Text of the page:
As a teacher, this is what I emphasize:

Get your shots.

My favorite editing advice came via a friend who asked Tim Minear (Angel, Firefly) for tips on directing. Tim said (more-or-less) go watch an editor try to put a movie together, and ask them what’s missing that they could really use.

Taking the reverse of that, the question is always: What’s missing?

So, make sure nothing is missing.

Make sure your script is on-set, even if you’re just there with a couple of friends stealing shots for your indie movie. Bring a highlighter. As you get your shots highlight them. Make sure none of your shots are missing.

When you’ve got your shots, you’re done. Not before that.

You might think, “Oh, I probably don’t need this shot.”

Well, if you thought it was important enough to put in the script, then you need to shoot it. Because a week later, when you realize that you just need, like, an insert shot… the weather will be different. Or a table will be missing.

Or, in the case of my students, the classroom they were shooting in got all-new desks.

Or, in the case of another class I was running, we got moved to a totally different building on our shooting day, and one actor-person was there the first half of the day, and a second actor-person was only there the second half.

Did we make it work? Yep. Because you have to. But with all the things that might go wrong, why shoot yourself in the foot?

Bring your script, shoot what’s in the script. Leave only when you’ve got everything.

I hear a voice crying in the wilderness, asking how to deal with actors.

Well, okay. Remember that script you’ve got? You do? Good.

What you do is, you bring a bunch of people in, and you have them read the script, and if they read it a way that you like, you cast that person.

Then you make sure the person is responsible enough to show up on the days and times you need them.

And if you do your casting right, then you shouldn’t need to do a lot of “directing” your actors. Because they already read the script the way you want them to.

I realize this sounds kind of bland, and the truth is, if you’re a big-name director, or making a movie for a big studio, you’ll probably be able to pick and choose a little more.

But in the small-time world, the smartest thing you can do is cast actors who are doing what you want them to do. Then make sure they do it again on set.

And get your shots.

Finally, a couple of thoughts on how to go about choosing your shots.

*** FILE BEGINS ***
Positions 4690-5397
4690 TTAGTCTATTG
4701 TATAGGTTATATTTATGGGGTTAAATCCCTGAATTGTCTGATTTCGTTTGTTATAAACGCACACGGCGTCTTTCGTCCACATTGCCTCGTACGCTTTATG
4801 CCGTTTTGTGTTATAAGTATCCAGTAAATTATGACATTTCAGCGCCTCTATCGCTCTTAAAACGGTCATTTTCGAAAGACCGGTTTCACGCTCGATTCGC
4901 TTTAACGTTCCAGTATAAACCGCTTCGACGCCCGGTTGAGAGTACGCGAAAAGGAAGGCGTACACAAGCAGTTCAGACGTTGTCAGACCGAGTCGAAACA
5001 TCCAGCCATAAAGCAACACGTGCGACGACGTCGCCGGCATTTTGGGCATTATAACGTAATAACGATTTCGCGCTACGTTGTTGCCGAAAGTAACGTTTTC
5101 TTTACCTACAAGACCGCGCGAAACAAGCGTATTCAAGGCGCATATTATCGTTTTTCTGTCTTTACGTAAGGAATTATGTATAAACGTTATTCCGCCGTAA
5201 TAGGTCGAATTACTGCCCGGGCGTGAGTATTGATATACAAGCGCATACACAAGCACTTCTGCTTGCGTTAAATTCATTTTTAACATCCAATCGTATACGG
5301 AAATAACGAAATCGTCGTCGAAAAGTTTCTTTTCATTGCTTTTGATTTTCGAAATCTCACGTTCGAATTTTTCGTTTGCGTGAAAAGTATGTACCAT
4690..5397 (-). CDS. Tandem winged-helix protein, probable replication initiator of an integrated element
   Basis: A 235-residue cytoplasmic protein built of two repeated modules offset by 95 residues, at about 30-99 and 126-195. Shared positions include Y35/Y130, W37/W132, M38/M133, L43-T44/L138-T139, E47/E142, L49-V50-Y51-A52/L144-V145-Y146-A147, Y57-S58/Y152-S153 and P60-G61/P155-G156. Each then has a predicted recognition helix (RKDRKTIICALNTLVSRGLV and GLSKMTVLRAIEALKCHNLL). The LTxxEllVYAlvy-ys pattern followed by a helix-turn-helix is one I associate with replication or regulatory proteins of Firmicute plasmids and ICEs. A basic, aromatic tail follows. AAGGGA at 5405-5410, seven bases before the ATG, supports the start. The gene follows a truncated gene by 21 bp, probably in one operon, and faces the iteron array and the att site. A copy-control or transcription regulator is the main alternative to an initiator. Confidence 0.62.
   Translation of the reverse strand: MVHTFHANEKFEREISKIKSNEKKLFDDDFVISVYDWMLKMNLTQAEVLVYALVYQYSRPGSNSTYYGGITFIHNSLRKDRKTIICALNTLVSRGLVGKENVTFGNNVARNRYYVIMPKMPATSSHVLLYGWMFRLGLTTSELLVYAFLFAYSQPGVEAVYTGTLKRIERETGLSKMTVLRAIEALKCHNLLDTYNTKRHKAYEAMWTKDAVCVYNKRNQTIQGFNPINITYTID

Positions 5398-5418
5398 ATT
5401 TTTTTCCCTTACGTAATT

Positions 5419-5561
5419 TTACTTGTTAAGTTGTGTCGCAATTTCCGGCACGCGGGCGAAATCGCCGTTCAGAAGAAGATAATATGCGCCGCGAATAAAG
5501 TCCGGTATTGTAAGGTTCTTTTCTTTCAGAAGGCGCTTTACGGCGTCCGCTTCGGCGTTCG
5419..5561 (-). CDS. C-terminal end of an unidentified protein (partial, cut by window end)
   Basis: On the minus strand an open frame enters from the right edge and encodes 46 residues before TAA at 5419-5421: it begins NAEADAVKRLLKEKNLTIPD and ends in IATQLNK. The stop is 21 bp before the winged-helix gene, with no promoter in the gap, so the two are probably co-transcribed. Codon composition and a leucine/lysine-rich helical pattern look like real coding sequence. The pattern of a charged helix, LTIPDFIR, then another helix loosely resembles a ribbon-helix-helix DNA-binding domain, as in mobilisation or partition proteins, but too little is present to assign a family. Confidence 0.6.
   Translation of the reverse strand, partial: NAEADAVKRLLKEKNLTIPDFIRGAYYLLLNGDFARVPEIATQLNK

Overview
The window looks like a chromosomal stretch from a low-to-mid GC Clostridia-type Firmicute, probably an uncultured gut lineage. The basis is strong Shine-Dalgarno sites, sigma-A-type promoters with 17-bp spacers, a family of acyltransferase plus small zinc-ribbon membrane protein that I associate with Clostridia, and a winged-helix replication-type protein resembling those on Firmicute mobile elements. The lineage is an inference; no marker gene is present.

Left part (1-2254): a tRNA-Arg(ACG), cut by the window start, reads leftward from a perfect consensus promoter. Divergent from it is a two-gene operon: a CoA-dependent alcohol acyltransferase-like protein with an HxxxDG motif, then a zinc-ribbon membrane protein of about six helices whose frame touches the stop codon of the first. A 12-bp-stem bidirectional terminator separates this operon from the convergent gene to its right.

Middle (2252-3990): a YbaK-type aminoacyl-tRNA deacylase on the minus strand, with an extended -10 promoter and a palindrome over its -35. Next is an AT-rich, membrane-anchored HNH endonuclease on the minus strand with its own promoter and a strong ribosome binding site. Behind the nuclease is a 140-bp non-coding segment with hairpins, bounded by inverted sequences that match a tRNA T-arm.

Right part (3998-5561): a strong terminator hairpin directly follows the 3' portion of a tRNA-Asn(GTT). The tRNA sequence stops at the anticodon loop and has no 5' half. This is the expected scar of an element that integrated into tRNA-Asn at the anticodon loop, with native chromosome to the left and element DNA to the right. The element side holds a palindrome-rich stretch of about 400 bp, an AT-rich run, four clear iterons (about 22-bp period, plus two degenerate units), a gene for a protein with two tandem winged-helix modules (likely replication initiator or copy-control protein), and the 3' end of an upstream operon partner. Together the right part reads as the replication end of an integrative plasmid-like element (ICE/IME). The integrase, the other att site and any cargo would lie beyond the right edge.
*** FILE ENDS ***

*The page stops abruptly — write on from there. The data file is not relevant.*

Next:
If you want some terminology, go here:

When it comes time to break down your script, you can do it using storyboards, or you can do it with a shot list.

Use whatever works for you. I had my kids do storyboards, and then we never used them because we had so many issues to juggle.

But we kept the script in front of us, and highlighted things as we got them done…

And we got our shots.

Get your shots.

Will doing any of stuff I’m recommending you do make you a great director? I’m going to say no. But at the end of your time shooting, you’ll have all your shots, and you’ll be able to cut them together into a movie.

And that’s a win.

Thursday, May 12, 2011

More Reviews, and Interviews

New review!

If you are looking for a Zombie novel that is all blood and gore then this book is not for you. If you are looking for a novel that you can not put down; because you have to know what happens next - then this is more your style of book.

Interviews! And a book giveaway!

Here's the interview.

And here's an essay about my name, Mercy, and a giveaway. Actually, it'll be a couple of giveaways, as anyone who comments will get a free copy of my novelette, Baby Teeth.

One More Time With Idol

I kinda thought I was done talking about Idol, but I got a request to chatter about it from a good friend of mine.

I left a few of my thoughts on Facebook, with a promise to expand on them here. So… here we go.

First, I should probably deal with who we’ve lost.

Casey: My newest theory on Casey? I think he got tired of the grind. He knew he would never win, and so he sang an anti-song and got dropped.

Why do I think that?

Here goes: Casey almost got dropped pretty early because it seems no one likes the Casey growl. Casey seemed well aware of that fact, if you look at his next couple of performances.

First, he did a nice Elton John song, sitting on a stool like a sweet little boy doing something cute so you’ll give him cake. He did well in the voting arena.